Schools Prepare for Crisis

Boston area universities prepare budgets, financial aid plans for downturn

In the wake of the economic downturn, several universities in the Boston area are reevaluating their budgets, looking specifically at financial aid, construction projects, and employment. On November 10, Harvard University President Drew G. Faust emailed a letter to the faculty, students, and staff to discuss the “global economic crisis and its implications for us at Harvard.”

One week later, MIT president Susan Hockfield released a formal letter outlining the university’s future financial plans. The letter stated that although MIT must make changes, the impact would be softened by three buffers—a balanced budget, the relate stability of endowment payments, and cash reserves.

“These facts cannot fully insulate us from the chill of the markets, but they do afford us the time to make thoughtful, coordinated choices,” Hockfield stated in the letter.

Boston University has decided not to begin any new construction projects, according to university spokesman Colin D. Riley. He added that the projects for which contracts are already in place will continue to progress.

MIT has planned to temporarily stop the $90 million renovations on its W1 residence hall, according to an October 28 article on the university’s Web site.

At Harvard, Faust’s letter announced the University is still assessing how potential cuts in the budget will affect building projects, especially the development in Allston,

A central point each university stressed is its commitment to provide adequate financial aid. Tufts University is planning to either preserve current levels of financial aid or even to increase it.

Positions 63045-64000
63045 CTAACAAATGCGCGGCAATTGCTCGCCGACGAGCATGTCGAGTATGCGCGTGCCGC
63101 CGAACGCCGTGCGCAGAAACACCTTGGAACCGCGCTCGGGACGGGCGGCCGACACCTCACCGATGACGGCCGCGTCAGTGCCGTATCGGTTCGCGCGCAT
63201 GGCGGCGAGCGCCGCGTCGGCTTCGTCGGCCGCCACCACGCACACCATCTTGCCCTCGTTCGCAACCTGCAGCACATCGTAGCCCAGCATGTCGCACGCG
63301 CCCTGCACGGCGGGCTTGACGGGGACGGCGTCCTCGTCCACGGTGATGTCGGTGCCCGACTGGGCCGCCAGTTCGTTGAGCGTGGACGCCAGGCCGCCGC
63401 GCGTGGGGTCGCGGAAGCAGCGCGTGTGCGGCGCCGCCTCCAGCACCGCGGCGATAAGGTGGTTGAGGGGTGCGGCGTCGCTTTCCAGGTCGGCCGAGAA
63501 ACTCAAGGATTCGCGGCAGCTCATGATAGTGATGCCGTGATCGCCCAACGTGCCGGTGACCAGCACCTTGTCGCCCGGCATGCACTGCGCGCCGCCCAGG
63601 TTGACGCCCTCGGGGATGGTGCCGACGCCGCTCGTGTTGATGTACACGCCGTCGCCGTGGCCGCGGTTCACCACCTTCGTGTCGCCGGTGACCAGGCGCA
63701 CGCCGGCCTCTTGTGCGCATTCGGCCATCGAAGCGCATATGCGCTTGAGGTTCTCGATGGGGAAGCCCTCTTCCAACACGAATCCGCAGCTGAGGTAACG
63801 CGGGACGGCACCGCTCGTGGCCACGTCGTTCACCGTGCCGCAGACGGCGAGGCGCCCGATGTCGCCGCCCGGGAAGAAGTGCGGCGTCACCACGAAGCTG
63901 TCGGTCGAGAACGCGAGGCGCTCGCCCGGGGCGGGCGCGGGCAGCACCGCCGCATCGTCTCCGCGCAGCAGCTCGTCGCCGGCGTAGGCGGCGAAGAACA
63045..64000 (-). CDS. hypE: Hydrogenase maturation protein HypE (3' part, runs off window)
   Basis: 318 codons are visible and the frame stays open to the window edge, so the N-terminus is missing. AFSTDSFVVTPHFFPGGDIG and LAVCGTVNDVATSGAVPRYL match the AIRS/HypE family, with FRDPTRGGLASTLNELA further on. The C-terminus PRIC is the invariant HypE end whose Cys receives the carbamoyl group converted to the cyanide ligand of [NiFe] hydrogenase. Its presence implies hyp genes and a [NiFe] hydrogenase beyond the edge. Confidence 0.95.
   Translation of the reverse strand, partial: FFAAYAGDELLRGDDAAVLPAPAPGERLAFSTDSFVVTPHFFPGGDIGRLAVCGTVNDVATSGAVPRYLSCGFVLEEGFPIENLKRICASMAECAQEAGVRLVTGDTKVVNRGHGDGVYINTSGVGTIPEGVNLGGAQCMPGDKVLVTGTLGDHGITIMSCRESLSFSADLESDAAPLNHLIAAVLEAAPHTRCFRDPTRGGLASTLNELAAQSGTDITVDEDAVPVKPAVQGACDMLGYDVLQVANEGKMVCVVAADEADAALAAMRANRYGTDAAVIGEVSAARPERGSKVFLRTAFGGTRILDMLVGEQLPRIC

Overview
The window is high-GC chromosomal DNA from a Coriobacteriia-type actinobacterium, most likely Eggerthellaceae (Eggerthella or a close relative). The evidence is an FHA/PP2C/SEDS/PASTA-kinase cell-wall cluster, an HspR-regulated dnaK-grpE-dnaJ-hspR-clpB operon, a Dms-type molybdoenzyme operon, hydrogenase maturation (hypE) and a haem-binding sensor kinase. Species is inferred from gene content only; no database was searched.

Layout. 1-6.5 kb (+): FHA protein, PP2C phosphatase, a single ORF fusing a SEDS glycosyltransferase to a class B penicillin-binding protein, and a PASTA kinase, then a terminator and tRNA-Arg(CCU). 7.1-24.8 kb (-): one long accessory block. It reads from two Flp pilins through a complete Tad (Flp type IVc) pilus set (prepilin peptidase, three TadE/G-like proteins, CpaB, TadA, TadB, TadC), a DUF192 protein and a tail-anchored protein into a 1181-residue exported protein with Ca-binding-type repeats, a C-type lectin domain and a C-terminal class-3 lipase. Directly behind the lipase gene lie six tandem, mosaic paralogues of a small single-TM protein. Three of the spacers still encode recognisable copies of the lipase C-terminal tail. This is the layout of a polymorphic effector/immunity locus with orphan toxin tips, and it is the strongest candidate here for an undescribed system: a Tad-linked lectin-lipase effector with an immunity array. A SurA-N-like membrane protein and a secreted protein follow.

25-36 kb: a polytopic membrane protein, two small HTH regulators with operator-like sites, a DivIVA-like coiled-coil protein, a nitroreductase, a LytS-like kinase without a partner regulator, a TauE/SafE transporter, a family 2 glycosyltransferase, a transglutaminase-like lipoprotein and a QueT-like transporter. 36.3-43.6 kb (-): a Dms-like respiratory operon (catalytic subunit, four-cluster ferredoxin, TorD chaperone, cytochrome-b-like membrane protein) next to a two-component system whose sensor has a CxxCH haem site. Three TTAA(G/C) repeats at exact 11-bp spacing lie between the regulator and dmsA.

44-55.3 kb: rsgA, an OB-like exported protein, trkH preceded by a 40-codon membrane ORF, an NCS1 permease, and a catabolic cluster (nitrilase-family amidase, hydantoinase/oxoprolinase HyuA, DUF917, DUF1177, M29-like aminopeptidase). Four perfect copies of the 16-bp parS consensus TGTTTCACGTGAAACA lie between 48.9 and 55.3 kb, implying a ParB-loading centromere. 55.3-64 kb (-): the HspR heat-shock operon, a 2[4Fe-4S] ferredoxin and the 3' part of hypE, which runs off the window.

“We anticipate that students and their families may be directly affected by the deteriorating economy,” wrote Tufts University Assistant Director of Public Relations Suzanne C. Miller in an e-mail. “Our planning is focused on responding to this challenge in order to minimize the impact on our primary mission of teaching and research.”

Boston University also is monitoring the impact of the economic situation on the families of potential students, Riley said. When the “ripple effects” start to appear, the university will plan accordingly, he explained.

Boston College has announced a 2-percent cut in its non-compensatory budget in order to generate an extra $2.5 million for financial aid, in addition to the $114 million distributed this year, said Boston College Director of Public Affairs Jack Dunn.

Harvard’s policies are expected to remain constant, Faust explained in the letter. Undergraduates whose families letter. Undergraduates whose families have incomes below $60,000 will continue to pay no tuition, while those with incomes below $180,000 will be expected to pay up to 10 percent of income.

Concerning employment, Boston University is implementing a “hiring freeze,” Riley said, adding that the university’s current president Robert A. Brown is the first president in the university’s history to take this type of action.

“Positions will be reexamined to see if they are critical for those departments,” Riley said.

Faust’s letter stated that Harvard will analyze compensation costs, while still recognizing that Harvard has a “responsibility that comes with being one of the largest employers in the commonwealth of Massachusetts.”